37:33 11/3/20
Spooky Scrum Stories
A bit of spooky fun this week. Instead of our normal show sharing our scrum successes and missteps, we give you three scary stories with an agile tinge to them. 100% fiction. 100% fun. Enjoy!----Sound effects and music courtesy of Daniel Gale Rosen, Mixkit.co (under the Mixkit Sound Effects Free License), and ZapSplat.com.----Do you want to learn more about Scrum? Follow us!Twitter / Facebook: scrumsup | Instagram: twoscrumsupFind out more about Alley at https://alley.co
22:18 10/27/20
Individuals and Interactions over Processes and Tools
A team with the best tools and smoothest processes won't deliver success if they aren't working together. In this episode, we discuss one of the core tenets of the Agile Manifesto: value Individuals and Interactions most. Learn how communication, caring, and clarity leads to project success.----Do you want to learn more about Scrum? Follow us!Twitter / Facebook: scrumsup | Instagram: twoscrumsupFind out more about Alley at https://alley.co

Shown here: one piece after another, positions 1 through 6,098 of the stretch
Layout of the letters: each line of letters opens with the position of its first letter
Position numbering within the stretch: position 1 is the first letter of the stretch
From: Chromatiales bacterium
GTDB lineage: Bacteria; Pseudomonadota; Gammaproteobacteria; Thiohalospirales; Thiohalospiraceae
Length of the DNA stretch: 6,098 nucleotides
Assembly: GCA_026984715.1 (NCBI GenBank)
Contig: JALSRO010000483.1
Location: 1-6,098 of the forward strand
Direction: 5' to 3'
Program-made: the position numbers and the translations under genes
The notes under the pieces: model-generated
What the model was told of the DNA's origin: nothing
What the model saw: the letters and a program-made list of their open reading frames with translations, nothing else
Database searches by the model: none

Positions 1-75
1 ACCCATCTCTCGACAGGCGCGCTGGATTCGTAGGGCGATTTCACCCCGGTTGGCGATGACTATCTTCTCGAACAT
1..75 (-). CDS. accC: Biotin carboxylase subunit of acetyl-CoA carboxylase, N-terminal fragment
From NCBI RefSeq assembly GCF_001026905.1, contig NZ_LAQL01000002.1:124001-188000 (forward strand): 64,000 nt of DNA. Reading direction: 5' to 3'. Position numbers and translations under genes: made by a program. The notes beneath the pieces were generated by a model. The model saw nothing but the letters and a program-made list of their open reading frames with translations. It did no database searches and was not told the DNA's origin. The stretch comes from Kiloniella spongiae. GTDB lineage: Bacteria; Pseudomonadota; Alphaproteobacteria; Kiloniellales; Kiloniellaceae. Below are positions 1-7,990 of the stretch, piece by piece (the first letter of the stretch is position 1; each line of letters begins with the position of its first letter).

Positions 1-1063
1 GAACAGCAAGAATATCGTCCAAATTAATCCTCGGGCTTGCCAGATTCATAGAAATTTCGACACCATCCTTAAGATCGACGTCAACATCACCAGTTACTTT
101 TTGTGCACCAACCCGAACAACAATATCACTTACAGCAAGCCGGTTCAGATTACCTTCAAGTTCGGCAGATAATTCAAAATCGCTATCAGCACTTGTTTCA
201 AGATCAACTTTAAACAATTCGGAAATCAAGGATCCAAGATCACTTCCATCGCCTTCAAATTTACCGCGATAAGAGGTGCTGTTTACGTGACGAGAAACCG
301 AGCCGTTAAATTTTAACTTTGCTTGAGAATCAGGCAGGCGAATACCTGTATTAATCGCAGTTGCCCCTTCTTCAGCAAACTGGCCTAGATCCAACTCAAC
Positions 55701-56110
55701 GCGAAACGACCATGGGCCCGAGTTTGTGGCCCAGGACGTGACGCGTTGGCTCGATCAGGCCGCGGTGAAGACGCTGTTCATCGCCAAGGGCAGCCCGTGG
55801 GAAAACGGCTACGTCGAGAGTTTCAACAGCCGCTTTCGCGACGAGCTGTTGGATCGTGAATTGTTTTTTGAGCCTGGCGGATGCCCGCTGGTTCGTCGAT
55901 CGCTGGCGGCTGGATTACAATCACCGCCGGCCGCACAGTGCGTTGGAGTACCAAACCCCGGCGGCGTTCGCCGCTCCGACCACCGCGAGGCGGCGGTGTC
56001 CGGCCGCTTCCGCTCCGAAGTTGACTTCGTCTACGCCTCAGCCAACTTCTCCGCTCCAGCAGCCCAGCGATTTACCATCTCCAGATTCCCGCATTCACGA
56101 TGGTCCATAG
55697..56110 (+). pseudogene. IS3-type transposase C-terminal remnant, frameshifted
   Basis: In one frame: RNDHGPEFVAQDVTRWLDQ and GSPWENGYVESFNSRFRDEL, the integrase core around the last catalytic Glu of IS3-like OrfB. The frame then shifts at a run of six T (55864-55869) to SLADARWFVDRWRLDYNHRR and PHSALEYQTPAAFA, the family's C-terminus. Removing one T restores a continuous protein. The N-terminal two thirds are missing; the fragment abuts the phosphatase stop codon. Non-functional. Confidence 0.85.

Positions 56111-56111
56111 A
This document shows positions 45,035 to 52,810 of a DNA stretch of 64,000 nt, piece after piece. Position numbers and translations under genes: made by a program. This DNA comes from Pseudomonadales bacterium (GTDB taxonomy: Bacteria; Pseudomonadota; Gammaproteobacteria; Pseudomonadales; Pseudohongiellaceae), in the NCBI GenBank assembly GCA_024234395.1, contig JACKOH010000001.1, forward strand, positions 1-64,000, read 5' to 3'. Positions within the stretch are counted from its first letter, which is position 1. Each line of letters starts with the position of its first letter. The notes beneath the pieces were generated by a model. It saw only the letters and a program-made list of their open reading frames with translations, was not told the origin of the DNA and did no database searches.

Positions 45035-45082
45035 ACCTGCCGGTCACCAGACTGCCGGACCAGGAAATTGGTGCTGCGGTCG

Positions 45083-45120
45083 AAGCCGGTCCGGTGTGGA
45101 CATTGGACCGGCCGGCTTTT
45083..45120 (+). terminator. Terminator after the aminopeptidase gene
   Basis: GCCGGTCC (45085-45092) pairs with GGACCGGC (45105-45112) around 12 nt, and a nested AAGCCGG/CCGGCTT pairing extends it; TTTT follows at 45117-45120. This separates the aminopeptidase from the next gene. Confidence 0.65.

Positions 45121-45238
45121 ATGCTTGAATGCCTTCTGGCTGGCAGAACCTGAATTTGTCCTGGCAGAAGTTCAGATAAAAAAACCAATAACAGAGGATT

27:56 10/20/20
T-shaped Team Time
Scrum doesn't have time for "that's not my job" silos. 100% clarity and collaboration delivers the best results. In this episode, we discuss what being T-shaped means, and how any member of a team can help unblock a colleague, regardless of specialization.----Do you want to learn more about Scrum? Follow us!Twitter / Facebook: scrumsup | Instagram: twoscrumsupFind out more about Alley at https://alley.co
29:45 10/13/20
Swarming
Team, team, team - we say all the time how Scrum focuses on the power of teams over individuals. Swarming - working together on a shared problem - is one example of how a Scrum team is stronger together.----Do you want to learn more about Scrum? Follow us!Twitter / Facebook: scrumsup | Instagram: twoscrumsupFind out more about Alley at https://alley.co